It’s only a few blocks drive along Pisac’s narrow streets before the central plaza appears.  Only one side of the plaza is visible on this Thursday morning, and scattered among its handicraft shops are a café with wi-fi, a pizzeria, and an ATM.

Artisans' market lane, Pisac, Peru

Artisans’ market lane, Pisac, Peru

The other sides are hidden by the sea of market stalls which covers the plaza, sheltered by a canopy of plastic tarps connected overhead one to the other and billowing in the occasional breeze. Pisac has the looks of a place able to house no more than a couple of thousand souls, but today is a market day and the stalls spill into narrow side-streets.

Jewelry vendor at the artisan market, Pisac, Peru

Jewelry vendor at the artisan market, Pisac, Peru

The quality and originality of the work offered here blurs the distinction between artisanship and art. The unquestioned centerpiece of this market is an awe-inspiring array of hand-woven textiles in brilliant natural dyes that employ both traditional and original designs. Here these fabrics can be found fashioned into everything from alpaca sweaters and scarves to sturdy backpacks.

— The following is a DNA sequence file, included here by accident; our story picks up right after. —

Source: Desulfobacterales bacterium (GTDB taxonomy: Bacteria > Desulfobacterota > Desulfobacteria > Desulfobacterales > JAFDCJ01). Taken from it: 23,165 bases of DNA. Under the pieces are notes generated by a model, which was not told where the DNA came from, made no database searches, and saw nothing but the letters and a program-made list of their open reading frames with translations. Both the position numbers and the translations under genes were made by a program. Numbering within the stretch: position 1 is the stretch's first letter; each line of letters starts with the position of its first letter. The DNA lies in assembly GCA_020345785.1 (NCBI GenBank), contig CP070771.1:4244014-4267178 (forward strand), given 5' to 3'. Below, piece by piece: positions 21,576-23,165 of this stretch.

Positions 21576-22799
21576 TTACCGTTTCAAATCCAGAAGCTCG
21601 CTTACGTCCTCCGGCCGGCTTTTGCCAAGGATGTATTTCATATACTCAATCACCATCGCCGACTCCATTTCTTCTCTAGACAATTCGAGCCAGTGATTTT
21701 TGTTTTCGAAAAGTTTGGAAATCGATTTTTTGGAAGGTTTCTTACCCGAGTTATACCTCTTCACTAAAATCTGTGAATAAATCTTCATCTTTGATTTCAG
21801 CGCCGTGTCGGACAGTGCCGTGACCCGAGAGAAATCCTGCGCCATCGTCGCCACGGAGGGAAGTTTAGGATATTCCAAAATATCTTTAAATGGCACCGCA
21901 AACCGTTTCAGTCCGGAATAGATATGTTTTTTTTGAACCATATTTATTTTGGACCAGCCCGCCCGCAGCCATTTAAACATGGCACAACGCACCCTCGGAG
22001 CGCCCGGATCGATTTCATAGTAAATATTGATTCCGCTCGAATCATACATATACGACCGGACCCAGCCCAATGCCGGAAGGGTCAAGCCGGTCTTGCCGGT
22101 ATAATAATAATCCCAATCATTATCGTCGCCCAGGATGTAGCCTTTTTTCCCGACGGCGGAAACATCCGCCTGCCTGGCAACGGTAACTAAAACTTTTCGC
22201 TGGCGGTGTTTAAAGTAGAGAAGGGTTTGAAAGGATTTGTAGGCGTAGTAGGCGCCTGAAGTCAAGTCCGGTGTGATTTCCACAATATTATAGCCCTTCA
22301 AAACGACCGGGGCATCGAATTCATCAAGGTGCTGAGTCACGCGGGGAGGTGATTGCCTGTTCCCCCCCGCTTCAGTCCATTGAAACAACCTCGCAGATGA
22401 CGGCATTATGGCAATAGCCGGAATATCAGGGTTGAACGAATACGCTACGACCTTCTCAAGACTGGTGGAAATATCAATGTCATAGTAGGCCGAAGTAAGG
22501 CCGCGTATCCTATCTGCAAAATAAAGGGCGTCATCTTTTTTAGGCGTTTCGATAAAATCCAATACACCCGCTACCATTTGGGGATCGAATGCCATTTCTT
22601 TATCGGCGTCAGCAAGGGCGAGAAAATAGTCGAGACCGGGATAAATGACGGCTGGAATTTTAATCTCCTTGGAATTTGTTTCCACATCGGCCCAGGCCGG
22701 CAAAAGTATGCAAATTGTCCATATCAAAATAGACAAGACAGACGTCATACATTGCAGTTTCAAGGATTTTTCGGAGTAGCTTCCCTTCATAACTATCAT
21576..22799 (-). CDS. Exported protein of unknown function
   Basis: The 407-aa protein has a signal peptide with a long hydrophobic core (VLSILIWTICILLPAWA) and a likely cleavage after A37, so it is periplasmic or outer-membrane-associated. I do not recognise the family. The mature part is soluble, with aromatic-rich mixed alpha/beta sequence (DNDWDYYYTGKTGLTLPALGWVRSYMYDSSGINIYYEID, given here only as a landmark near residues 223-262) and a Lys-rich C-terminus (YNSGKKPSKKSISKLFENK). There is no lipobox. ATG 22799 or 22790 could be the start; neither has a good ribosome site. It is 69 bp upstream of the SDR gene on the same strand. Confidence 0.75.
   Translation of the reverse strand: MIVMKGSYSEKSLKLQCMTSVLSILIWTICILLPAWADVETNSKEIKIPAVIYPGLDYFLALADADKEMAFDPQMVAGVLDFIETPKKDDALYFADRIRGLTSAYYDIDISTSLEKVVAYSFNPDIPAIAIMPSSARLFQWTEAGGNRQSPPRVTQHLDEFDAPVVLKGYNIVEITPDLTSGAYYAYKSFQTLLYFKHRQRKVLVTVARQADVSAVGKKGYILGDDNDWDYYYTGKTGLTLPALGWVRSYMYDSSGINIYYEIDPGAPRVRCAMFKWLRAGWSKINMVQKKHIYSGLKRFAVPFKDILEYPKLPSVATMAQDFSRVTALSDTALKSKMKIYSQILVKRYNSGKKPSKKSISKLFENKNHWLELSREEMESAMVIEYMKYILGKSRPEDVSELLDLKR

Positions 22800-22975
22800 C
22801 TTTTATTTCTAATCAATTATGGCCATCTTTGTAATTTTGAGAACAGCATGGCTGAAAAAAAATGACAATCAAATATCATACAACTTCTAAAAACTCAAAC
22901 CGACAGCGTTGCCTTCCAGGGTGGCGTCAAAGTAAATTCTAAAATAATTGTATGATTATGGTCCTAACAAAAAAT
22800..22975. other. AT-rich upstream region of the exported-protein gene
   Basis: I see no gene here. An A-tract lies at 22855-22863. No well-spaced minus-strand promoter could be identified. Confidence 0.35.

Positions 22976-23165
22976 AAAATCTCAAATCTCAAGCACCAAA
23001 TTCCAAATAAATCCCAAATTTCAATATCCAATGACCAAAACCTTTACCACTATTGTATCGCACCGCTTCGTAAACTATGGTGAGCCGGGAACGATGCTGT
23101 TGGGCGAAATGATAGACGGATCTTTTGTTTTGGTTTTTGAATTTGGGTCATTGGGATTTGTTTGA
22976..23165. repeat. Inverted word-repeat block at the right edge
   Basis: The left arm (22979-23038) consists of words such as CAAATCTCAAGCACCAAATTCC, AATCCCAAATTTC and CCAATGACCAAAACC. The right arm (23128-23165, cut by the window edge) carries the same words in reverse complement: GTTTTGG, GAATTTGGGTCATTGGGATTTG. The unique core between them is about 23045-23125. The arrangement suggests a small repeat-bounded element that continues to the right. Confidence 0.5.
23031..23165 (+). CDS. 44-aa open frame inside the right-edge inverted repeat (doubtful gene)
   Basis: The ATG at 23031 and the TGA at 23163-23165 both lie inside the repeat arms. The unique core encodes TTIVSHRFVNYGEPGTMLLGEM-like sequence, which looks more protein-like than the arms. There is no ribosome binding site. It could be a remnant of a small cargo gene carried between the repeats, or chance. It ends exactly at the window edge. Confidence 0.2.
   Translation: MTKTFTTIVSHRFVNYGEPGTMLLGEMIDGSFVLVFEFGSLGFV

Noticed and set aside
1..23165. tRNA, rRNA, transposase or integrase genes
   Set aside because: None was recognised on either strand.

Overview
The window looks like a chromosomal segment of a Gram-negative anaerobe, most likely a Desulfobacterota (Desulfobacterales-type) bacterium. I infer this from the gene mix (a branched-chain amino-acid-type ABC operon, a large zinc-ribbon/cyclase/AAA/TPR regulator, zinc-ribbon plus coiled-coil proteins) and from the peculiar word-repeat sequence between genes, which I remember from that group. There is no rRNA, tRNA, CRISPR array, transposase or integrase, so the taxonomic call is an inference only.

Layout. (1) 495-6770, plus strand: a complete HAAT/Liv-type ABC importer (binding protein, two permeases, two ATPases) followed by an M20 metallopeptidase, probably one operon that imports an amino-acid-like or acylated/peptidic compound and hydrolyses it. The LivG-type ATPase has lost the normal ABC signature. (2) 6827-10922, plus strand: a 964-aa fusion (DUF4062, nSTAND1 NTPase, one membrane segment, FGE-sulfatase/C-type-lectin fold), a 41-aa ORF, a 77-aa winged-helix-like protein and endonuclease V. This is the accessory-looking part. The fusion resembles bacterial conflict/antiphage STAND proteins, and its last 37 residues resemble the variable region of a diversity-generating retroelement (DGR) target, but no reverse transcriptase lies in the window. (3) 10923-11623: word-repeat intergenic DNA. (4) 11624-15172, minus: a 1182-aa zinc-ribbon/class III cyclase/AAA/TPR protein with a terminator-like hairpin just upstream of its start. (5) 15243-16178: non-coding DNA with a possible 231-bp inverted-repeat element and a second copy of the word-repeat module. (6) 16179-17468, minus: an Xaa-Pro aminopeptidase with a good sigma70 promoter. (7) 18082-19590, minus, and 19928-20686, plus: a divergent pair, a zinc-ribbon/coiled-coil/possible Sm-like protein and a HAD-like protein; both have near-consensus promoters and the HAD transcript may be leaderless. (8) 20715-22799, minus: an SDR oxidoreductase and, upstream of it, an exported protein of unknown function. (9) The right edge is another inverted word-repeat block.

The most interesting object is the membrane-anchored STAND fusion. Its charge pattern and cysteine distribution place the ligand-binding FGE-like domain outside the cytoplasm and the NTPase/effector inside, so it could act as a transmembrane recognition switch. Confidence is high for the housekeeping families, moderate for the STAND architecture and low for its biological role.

Native artisan weaving on a simple belt loom

Native artisan weaving on a simple belt loom

There’s also plenty of visually arresting work in wood, leather, and stone – including acres of jewelry – and artisans can sometimes be seen working on a new piece while tending shop. A knowledgeable collector with deep enough pockets can find great values here, but no small number of the more moderately priced items turn out to be available at artisan markets across Perú.

Artisan bakery at the market, Pisac, Peru

Artisan bakery at the market, Pisac, Peru